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Think back to last spring, at the height of the initial pandemic pandemonium, when nobody could really be sure if the floor was going to fall out of the local economy.
Anybody remember the reaction of Arlington County Board members? They decided, upon adoption of the fiscal 2021 budget lo those months back, to maintain the real-estate tax rate where it was ($1.026 per $100 assessed value) rather than lower it in an effort to mitigate higher home-value assessments.
(The 2020 board chair, Libby Garvey, intoned back then that the reason the county government felt justified in taking more in taxes was because it would be a better steward of the moolah than the property owners themselves. We paraphrase heavily, but that’s the gist. Any wonder she didn’t get the Sun Gazette endorsement last November?)
The calendar has turned, 2021 has arrived, and given the strength of the local homes market, residential assessments are up even higher in 2021 than they were in 2020. The average is an increase of 5.6 percent, but we know people whose assessments rose 8, 9, 10 percent.
We’re not being critical of the assessment process, as it’s supposed to reflect reality. It usually does.
Rather, we’re sounding the alarm that homeowners are likely to get hosed, to use an inelegant phrase, in the upcoming budget season.
Because the commercial side of the ledger has seen declines in total assessed value, largely due to the freefall in hotel valuations, county-government officials either will have to restrain their spending or, alternately, raise tax rates. As we pointed out in news coverage last week, rising assessments coupled with a higher tax rate will lead to a double-whammy hitting homeowners.
Because we’re benevolent despots, we gave new-for-2021 County Board Chairman Matt de Ferranti the opportunity to rule out, in advance, a 2021 tax-rate hike. He declined; perhaps board members are awaiting their marching orders from government staff before staking out a position. But never say we didn’t try.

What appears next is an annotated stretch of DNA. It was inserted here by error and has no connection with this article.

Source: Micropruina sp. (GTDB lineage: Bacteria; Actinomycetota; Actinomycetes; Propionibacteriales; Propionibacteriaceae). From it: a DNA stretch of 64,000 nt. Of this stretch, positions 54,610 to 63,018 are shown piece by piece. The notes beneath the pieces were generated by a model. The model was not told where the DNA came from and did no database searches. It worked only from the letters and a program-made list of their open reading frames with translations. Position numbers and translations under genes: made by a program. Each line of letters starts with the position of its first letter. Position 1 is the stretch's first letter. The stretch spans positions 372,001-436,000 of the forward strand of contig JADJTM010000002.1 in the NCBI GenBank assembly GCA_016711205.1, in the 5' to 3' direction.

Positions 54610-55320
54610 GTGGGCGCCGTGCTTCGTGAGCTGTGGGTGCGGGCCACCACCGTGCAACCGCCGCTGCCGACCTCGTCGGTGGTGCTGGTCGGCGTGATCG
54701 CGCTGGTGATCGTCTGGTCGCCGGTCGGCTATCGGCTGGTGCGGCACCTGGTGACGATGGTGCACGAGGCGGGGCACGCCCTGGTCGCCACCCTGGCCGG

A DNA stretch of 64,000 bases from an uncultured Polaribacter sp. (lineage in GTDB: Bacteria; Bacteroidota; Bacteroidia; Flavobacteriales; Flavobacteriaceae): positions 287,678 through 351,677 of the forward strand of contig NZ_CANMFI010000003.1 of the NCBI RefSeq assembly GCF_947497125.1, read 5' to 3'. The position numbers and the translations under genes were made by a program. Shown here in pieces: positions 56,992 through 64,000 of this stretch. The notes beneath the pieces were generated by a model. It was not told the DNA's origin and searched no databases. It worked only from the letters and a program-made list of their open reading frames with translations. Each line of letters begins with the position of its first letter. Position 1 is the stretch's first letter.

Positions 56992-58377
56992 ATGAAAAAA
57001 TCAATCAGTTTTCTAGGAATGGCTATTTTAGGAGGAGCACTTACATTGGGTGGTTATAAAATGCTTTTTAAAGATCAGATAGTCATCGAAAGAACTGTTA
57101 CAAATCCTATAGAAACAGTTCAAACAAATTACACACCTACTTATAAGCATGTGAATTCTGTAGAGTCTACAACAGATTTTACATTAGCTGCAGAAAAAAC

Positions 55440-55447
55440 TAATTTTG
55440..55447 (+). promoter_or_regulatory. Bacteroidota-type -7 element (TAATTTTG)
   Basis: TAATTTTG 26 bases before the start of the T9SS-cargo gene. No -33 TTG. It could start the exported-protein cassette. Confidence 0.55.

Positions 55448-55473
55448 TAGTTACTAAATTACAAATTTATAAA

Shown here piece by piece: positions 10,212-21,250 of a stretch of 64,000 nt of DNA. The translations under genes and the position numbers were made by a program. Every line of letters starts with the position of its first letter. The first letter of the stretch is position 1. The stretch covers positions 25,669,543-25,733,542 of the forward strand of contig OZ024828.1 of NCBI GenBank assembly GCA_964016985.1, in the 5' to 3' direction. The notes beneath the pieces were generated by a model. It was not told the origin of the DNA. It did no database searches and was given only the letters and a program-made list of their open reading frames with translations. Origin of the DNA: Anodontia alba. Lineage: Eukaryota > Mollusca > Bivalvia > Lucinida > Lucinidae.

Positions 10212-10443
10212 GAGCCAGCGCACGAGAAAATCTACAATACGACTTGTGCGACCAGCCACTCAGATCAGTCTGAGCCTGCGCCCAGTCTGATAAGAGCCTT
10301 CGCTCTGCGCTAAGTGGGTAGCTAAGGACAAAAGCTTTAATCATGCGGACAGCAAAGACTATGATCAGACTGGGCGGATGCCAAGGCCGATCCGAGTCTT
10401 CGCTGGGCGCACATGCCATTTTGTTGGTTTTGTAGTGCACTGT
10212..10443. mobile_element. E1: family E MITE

And independent voices largely have fallen silent in recent years. The government’s Fiscal Affairs Advisory Commission effectively has been gelded; the Arlington County Civic Federation is trying to keep up but is not the budget-watching powerhouse it once was; the Arlington County Taxpayers Association effectively died with its leader, Tim Wise; and serious budget discussions almost never even come up within the intra-Democratic nomination contests that determine who will hold elected office.
And so, we’re doubtful County Board members these days put the needs of the home-owning residents of Arlington anywhere near the top of their list of concerns. Instead, Arlington’s increasing urbanization-cum-densification is leading to a raft of ancillary costs, with few plans in place to address (or even attempt to tally) them, and the increasing tax burden threatens to turn Arlington into an enclave of the wealthy with those who effectively hit the lottery and garner some subsidized affordable housing.
Who gets the shaft? Largely it’s those in the middle class, some working and some retired, who tenaciously have tried to hold on despite being increasingly priced out of Arlington due to the profligacy of local government.